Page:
Although not so long ago, it seems like old news that a jury acquitted Casey Anthony of murdering her daughter. For what seemed like 15 min. of fame after the verdict was handed down, everyone in the legal community had an opinion about what happened.
Some thought that our justice system prevailed because she was in fact innocent, others thought that the justice system prevailed because regardless of guilt or innocence, the standard of "beyond a reasonable doubt" was not met by the prosecution. Yet others felt that regardless of technicalities, the jurors should have acted on what they felt and what the jurors felt was guilt. Guilt for acquitting Casey Anthony because of the guilt they felt emanating from Casey Anthony. The problem was that they could not hang that guilt on a nail of reason.
In an interview one of the jurors said, "I did not say she was innocent . . . I just said there was not enough evidence. If you cannot prove what the crime was, you cannot determine what the punishment should be." The same juror also said, "It was because we were sick to our stomach to get that verdict. We were crying, and not just the women. It was emotional and we weren't ready. We wanted to do it with integrity and not contribute to the sensationalism of the trial." This reaction is unique. The jury went against their feelings and demanded that the prosecution prove the case with reason.
Perhaps the most shocking statement made by a juror was, "I'm not saying I believe the defense. Obviously, it wasn't proven so I'm not taking that and speculating at all. But it's easier for me logically to get from point A to point B via the defense argument." For a prosecutor this must be the worst kind of thing to hear. The jurors wanted to find her guilty, but because the prosecution did not present a story that was easy to follow, they couldn't. This sounds like a communication problem.
One more incredibly interesting piece of information is that apparently the defense used a Palm Beach graphics company to help them communicate visually to the jury. I have not seen these graphics, nor do I know if they were helpful to the jury. What I do know is that the end result is that apparently, despite the jurors not trusting Casey Anthony and wanting to find her guilty, the defense communicated better than the prosecution.
In the end a juror said, "If there was a dead child in that trunk, does that prove how she died? No idea, still no idea."
Conversely, the prosecution in an interview said when referencing some of the evidence, "What I've said all along is if a jury looks at that photograph and doesn't see it the way I do and doesn't know how she died, then so be it . . . I wouldn't have been involved in this case if I didn't think she did it."
Unfortunately, the juror is right. The misconception made by the prosecution as well as many attorneys is that feeling alone will get them from point A to point B. Yes, they showed a photo of a dead child in a trunk with duct tape on her mouth. This shows that the child was dead at the time the photos was taken. That's it. Yes, it's a visual piece of evidence, but it is not communicating in an effective visual way (see an earlier blog post for more detail about this).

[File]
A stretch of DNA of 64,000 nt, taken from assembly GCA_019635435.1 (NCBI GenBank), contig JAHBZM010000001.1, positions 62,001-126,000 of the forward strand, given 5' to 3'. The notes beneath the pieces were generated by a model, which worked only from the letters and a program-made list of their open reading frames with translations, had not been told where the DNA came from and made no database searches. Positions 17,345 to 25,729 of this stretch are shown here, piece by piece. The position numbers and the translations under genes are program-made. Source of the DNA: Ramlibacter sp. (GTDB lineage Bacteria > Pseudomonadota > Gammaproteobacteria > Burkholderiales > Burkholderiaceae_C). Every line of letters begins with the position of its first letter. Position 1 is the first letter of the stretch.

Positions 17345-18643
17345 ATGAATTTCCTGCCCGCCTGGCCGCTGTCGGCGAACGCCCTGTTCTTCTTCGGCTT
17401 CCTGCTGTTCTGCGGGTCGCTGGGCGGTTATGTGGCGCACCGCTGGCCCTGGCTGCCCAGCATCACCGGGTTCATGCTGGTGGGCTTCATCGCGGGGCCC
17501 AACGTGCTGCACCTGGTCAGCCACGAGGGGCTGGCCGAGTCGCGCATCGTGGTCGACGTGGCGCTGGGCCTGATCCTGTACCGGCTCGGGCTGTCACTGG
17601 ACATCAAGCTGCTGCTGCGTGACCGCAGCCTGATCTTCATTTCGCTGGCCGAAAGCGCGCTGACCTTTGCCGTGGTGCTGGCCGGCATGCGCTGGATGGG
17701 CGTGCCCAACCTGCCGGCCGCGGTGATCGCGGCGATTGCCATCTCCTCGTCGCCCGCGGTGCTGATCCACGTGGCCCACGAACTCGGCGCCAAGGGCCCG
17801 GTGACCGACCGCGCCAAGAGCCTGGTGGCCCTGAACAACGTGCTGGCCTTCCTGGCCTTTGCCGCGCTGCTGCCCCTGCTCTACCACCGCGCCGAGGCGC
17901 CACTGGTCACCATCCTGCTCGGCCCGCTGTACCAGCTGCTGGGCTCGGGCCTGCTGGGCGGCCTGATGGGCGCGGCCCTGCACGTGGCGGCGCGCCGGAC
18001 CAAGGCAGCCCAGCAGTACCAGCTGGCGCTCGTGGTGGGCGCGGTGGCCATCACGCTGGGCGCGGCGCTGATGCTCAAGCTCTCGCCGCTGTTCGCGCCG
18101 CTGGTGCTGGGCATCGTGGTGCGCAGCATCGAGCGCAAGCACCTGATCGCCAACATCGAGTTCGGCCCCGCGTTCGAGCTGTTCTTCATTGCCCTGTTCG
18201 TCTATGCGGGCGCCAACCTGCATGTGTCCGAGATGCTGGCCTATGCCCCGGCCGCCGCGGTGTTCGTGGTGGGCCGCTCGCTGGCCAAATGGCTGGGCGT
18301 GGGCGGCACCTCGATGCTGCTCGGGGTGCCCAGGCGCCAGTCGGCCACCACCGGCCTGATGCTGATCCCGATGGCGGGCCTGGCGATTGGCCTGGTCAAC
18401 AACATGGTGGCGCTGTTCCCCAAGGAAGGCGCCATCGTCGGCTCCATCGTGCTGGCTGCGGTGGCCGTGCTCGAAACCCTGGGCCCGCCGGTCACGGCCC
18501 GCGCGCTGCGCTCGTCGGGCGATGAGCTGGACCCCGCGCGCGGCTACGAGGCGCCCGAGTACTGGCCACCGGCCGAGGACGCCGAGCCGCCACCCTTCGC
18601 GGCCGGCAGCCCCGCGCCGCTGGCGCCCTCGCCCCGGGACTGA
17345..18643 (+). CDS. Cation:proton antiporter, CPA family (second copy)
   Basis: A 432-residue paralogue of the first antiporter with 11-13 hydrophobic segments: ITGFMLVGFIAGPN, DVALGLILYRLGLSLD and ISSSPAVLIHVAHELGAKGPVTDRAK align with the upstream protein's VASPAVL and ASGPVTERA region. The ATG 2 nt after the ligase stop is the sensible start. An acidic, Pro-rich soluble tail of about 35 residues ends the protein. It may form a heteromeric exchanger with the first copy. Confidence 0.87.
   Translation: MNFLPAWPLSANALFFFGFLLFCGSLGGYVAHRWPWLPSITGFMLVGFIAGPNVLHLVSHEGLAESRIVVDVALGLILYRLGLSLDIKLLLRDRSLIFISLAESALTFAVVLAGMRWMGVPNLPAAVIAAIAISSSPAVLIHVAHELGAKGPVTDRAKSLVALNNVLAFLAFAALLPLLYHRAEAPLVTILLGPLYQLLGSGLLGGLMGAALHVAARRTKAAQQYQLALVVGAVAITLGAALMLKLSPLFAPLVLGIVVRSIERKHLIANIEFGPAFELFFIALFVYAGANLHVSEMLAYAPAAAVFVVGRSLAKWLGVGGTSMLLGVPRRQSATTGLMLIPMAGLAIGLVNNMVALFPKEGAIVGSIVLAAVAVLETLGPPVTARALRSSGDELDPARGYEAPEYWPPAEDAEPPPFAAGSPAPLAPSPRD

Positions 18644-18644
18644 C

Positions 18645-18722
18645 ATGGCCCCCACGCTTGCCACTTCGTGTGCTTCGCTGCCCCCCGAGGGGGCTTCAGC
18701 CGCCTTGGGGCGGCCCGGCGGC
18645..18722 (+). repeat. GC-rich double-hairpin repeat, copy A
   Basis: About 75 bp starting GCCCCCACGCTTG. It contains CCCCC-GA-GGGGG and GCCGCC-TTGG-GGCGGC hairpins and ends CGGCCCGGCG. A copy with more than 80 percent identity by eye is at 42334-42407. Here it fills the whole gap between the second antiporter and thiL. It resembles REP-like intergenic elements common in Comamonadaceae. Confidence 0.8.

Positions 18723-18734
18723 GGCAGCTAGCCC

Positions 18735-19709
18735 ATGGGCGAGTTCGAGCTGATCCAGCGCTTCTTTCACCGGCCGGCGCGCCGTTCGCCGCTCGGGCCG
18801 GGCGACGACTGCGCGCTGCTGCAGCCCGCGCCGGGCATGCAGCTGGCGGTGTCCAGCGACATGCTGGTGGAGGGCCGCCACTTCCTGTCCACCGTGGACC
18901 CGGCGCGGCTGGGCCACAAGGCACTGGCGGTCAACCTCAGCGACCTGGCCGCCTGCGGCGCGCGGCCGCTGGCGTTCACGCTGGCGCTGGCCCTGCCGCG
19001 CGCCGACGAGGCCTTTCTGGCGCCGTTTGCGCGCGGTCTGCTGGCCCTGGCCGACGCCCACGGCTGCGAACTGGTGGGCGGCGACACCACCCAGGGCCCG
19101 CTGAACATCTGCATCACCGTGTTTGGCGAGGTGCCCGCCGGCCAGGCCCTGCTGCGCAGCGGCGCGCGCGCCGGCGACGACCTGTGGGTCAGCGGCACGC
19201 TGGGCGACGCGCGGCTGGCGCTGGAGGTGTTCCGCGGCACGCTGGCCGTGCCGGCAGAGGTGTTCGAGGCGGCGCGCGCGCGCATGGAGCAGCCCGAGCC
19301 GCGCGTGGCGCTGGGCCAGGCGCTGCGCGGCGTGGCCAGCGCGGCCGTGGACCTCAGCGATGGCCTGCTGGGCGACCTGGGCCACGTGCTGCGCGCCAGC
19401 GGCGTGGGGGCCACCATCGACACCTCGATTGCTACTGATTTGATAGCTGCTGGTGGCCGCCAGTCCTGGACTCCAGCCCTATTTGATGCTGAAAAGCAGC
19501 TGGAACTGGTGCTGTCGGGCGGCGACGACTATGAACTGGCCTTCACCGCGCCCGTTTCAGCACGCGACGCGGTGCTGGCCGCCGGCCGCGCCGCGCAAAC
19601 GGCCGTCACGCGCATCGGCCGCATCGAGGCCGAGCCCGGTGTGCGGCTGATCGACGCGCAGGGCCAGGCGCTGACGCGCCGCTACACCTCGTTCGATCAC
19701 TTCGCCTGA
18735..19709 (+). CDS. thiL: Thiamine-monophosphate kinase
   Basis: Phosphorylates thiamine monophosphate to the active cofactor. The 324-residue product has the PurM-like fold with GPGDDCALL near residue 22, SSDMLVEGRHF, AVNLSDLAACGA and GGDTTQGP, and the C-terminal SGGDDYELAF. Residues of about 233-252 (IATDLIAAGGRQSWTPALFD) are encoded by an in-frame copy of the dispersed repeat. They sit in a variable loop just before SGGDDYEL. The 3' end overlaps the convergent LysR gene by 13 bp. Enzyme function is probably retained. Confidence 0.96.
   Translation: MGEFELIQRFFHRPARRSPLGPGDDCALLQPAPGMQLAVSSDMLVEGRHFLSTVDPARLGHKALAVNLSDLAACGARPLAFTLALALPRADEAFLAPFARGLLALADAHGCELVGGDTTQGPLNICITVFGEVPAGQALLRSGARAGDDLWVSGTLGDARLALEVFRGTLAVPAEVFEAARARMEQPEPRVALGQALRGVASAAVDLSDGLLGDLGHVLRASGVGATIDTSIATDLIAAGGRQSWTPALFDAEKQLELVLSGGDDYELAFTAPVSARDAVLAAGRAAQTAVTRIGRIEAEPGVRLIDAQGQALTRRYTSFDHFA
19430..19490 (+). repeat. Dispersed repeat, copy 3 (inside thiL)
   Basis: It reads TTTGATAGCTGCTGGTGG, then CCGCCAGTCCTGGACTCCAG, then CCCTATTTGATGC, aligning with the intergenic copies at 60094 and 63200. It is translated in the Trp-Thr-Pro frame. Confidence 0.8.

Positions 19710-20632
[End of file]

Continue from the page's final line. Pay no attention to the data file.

Despite showing this photo, the prosecution did not explain how she died. The defense exploited this gap in the reasoning and widened it enough so that the jurors could not logically make the leap from point A to point B. The missing step is that an attorney can't just put up a photo and have it speak for itself. The attorney needs a story as well as a proper visual (perhaps a timeline or geographical diagram connected to the photo) to explain that photo. Moreover, the attorneys needs to use that photo as part of a larger visual communication strategy that incorporates storytelling. The story needs to link pieces together so that a juror can follow along. The one repeated comment by the jurors is that the prosecution did not do this. They paraded their visual evidence, but did not tie it together in a way that explained what happened.
I am interested to see how yet another potential emotions vs. reason trial plays out in the State v. Murray trial.
Michael Jackson's doctor has definitely made quite a few enemies in the public eye. He allegedly negligently caused the death of one of the greatest musicians of all time. Not much is known about the evidence in that trial, but if juries couldn't find an alleged child murderer guilty, then the prosecution might have a harder time nailing Dr. Murray. I, for one, will be watching closely to see if the prosecution puts together a cohesive story that the jurors can follow. If they're on their game, they hopefully have some visual communication strategy already lined up.